Flood victims from Sonoma County came together Wednesday evening for answers and support.
Many from a water-ravaged shopping complex, wonder why a flood plan that should have protected them, didn't.
"There needs to be some changes for sure, we need to have a better system," said Melissa Minton, General Manager of the Community Market, located at the Barlow, a warehouse-chic shopping district that occupies 12 acres near downtown Sebastopol.
During the atmospheric river storms two weeks ago, heavy rain pushed the Laguna de Santa Rosa over its banks and into a few dozen Barlow businesses.
That day, Minton and her staff scrambled to save what they could, and wanted to wanted to block the door by assembling a stacking-style wall designed for that purpose.
"Unfortunately our flood logs were stored in a part of the Barlow that was already flooded so they couldn't get them out," said Minton.
Other Barlow merchants had similar experiences: flood barriers erected too late, too low, or not at all.
"Everyone seems to want answers, and we're still assessing our damage," said tenant Andrea Kenner, who owns Tamarind Clothing, which lost more than $150,000 worth of merchandise.
Like other Barlow vendors, Kenner has a GoFundMe account for her shuttered business, and is struggling with recovery.
"I think we've all shed a lot of tears and this meeting, the purpose is to focus on hope and learning about resources fo us," said Kenner.
The city-sponsored meeting offered words of support from elected leaders.
"This is my town, my mom grew up here, I raised my kids here and we're all in this together," Sebastopol Mayor Neysa Hinton told the crowd.
Flood victims were also offered guidance on debris removal, inspections and permits, and disaster aid.
"Unfortunately, disaster victims are not treated equally," warned Sonoma County Supervisor Lynda Hopkins, cautioning that federal assistance is more difficult to win when a disaster is of relatively small scope.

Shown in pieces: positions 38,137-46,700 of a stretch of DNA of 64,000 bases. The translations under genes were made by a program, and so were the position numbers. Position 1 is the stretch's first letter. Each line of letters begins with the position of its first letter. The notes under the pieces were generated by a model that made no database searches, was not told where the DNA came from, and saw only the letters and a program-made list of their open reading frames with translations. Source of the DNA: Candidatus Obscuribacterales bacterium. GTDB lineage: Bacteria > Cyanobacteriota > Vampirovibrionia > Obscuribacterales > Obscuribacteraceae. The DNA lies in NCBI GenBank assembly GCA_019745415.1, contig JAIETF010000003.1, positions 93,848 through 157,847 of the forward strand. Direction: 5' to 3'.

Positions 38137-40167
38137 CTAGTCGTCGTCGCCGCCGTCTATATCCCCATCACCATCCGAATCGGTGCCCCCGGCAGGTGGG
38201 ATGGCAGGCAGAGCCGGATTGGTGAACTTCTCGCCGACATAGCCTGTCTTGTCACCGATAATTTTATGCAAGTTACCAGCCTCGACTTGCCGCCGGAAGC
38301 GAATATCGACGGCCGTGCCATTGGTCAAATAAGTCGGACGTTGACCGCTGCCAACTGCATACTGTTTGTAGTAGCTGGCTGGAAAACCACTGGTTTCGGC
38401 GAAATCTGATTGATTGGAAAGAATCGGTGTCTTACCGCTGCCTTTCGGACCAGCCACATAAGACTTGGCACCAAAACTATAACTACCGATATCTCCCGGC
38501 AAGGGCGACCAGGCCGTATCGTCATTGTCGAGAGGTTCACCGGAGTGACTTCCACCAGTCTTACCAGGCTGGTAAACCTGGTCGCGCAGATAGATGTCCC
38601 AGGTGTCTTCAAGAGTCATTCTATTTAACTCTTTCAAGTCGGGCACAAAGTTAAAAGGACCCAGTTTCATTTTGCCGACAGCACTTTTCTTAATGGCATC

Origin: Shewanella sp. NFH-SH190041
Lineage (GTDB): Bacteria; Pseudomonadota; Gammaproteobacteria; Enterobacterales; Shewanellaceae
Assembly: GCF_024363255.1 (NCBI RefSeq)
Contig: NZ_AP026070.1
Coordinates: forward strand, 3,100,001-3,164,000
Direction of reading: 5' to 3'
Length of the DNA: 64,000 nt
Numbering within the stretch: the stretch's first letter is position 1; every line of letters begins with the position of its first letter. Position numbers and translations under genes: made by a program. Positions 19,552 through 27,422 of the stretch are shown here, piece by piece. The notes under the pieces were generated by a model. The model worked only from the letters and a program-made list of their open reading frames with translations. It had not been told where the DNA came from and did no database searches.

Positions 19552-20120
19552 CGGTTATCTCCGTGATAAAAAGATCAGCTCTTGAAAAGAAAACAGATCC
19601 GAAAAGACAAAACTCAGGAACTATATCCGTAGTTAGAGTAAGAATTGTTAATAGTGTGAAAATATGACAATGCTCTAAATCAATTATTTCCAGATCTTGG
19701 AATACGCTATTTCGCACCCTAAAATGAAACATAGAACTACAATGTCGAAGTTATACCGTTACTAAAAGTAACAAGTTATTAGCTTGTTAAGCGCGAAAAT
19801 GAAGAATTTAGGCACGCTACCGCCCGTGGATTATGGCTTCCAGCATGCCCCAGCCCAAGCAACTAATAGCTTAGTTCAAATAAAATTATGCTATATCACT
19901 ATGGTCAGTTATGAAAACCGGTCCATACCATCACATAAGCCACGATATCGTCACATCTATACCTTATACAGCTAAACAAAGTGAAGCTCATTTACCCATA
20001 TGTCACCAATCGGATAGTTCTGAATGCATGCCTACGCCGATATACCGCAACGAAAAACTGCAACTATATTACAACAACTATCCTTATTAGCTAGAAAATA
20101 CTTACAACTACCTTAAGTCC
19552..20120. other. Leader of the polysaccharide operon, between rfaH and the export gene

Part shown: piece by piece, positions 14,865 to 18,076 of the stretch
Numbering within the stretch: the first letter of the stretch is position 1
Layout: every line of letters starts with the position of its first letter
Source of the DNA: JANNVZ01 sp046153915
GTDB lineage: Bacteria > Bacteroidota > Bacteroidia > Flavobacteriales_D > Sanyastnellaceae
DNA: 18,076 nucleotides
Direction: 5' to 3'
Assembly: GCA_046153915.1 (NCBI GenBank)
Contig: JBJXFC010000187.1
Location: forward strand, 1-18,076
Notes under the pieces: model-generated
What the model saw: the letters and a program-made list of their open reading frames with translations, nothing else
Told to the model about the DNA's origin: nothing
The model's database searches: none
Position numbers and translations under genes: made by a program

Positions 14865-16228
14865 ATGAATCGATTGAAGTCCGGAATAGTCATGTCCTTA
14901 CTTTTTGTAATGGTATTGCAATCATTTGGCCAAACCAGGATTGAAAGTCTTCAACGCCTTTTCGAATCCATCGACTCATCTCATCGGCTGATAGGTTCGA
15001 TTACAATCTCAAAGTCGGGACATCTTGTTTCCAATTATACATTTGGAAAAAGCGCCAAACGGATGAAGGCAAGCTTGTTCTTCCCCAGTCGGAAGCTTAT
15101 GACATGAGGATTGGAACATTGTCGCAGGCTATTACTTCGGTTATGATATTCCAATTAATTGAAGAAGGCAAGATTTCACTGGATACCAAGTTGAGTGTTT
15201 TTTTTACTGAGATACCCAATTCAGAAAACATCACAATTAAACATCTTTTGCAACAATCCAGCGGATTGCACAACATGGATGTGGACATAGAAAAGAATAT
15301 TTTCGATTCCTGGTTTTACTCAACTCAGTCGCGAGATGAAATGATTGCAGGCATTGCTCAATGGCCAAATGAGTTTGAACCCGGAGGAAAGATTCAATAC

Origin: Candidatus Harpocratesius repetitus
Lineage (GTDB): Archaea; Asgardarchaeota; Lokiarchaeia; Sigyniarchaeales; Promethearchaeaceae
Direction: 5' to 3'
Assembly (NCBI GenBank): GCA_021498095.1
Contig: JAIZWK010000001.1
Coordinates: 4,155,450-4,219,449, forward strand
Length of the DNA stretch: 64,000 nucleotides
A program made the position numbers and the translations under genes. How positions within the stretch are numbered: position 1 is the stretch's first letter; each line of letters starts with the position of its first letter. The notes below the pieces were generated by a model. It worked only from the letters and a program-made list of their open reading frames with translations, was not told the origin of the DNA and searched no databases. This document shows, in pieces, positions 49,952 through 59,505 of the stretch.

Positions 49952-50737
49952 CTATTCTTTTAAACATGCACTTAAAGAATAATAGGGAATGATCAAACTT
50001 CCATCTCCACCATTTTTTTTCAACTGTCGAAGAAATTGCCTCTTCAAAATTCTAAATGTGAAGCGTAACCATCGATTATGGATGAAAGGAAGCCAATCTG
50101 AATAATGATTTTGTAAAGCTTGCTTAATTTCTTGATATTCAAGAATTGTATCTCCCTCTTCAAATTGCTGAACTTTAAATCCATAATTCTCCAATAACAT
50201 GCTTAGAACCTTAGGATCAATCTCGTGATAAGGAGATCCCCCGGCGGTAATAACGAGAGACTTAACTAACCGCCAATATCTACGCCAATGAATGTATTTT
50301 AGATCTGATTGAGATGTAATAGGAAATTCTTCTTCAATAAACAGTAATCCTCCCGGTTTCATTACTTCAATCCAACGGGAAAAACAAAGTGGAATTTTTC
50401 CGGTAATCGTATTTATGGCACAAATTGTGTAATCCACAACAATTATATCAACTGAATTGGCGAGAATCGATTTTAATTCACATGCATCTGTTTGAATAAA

"We don't have a lot of people, we don't have gigantic property values and massive infrastructure," said Hopkins, " so that makes it harder for us to get that disaster declaration."
In addition to the Barlow, Sebastopol's Community Center suffered heavy damage, and most classes and activities are on hold.
Sebastopol's affordable housing also took a hit when a trailer park full of seniors became submerged.
Although some meeting participants had questions about the timeline and failures at the Barlow, those inquiries were deflected.
"I can say the Barlow had a very involved flood protection plan," said Sebastopol City Manager Larry McLaughlin, "but we're doing an ongoing review of what actually occurred at the Barlow, so we're not able to respond right now."
In order to build in the flood plain the complex had to develop and demonstrate an effective plan and apparatus.
Management even posted a video on YouTube, showing the flood logs being assembled, and said the entire deployment took 50 people 11 hours to accomplish.
Why the plan wasn't activated in the face of such a well-publicized storm remains unclear, and KTVU inquiries to the property owner were not returned.
But in the midst of repairs, many merchants say they would rather look forward.
"We're all focused on getting open there's no time to be mad, it's counterproductive," said Minton.
She hopes the Community Market - now cleaned and awaiting electricity- can reopen late next week, and bring 45 employees back to work.
"That's number one. I don't care about anything else," said Minton, "because that's the hardest thing, the people who don't know how they're going to pay their rent, and how they're going to eat."